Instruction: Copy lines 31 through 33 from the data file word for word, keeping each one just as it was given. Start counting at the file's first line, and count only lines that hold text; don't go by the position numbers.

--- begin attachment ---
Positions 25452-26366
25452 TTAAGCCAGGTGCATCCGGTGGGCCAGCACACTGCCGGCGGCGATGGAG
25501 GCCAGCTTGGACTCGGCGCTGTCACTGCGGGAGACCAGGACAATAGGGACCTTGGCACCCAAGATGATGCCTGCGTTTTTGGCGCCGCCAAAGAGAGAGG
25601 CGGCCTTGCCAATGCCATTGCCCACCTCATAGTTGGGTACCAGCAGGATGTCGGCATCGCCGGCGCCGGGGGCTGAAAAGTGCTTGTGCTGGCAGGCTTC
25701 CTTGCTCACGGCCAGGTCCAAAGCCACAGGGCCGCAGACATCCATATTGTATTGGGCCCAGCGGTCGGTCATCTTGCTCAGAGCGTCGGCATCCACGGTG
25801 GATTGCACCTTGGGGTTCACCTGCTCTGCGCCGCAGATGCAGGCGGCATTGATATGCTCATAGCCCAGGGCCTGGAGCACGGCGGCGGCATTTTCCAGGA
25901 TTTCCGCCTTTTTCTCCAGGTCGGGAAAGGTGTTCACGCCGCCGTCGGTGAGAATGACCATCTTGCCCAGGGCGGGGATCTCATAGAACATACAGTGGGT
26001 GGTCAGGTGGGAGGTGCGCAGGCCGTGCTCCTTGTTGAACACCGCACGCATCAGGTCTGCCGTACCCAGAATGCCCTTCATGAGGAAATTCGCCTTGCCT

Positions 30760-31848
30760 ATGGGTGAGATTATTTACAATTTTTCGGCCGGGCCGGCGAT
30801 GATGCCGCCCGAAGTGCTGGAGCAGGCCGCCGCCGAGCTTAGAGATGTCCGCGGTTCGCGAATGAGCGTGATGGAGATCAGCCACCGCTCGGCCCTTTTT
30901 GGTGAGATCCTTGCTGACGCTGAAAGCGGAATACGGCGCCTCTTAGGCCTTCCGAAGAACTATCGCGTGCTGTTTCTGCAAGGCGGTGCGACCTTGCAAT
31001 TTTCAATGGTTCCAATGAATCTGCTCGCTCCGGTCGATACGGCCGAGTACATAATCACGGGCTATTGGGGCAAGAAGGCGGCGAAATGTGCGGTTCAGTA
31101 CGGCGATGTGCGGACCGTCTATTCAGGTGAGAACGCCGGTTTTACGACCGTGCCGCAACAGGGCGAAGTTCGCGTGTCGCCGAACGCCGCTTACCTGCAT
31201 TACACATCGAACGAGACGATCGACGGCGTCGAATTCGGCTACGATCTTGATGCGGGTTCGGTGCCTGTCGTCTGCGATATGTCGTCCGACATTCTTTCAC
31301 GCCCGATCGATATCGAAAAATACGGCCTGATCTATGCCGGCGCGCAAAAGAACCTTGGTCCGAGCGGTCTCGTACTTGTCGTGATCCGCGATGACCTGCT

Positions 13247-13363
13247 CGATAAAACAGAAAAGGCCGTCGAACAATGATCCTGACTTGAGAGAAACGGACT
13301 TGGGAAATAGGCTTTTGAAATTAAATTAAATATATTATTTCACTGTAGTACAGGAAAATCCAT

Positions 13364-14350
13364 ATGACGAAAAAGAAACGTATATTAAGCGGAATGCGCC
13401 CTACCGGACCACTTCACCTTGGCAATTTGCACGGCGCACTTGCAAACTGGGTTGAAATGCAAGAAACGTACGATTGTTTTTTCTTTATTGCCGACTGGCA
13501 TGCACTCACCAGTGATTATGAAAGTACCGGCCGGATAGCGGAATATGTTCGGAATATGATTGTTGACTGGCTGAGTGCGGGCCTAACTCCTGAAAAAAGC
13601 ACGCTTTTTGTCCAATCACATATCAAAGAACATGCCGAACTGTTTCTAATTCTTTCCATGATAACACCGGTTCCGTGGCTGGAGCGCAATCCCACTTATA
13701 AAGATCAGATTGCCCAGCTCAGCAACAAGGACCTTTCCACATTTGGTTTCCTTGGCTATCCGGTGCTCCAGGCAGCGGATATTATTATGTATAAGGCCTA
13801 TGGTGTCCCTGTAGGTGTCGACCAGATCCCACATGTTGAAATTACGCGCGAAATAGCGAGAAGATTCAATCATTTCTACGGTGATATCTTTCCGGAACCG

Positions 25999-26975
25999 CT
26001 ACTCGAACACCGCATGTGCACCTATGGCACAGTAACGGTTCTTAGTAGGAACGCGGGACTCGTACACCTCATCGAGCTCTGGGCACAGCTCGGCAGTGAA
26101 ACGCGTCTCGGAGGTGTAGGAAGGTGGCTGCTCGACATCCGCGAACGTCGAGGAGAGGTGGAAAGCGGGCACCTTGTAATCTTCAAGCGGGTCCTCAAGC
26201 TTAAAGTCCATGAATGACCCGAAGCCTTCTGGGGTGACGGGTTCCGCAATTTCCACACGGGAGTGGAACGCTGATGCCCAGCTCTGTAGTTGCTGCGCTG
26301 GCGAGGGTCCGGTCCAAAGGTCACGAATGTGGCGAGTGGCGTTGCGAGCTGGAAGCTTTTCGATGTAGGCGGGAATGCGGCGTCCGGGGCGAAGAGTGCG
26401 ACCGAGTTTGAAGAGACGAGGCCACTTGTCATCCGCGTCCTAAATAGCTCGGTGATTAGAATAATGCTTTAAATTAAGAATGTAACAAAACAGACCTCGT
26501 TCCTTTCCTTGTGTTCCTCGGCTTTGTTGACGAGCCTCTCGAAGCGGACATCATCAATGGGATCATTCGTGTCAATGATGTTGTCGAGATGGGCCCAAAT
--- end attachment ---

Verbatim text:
26201 TTAAAGTCCATGAATGACCCGAAGCCTTCTGGGGTGACGGGTTCCGCAATTTCCACACGGGAGTGGAACGCTGATGCCCAGCTCTGTAGTTGCTGCGCTG
26301 GCGAGGGTCCGGTCCAAAGGTCACGAATGTGGCGAGTGGCGTTGCGAGCTGGAAGCTTTTCGATGTAGGCGGGAATGCGGCGTCCGGGGCGAAGAGTGCG
26401 ACCGAGTTTGAAGAGACGAGGCCACTTGTCATCCGCGTCCTAAATAGCTCGGTGATTAGAATAATGCTTTAAATTAAGAATGTAACAAAACAGACCTCGT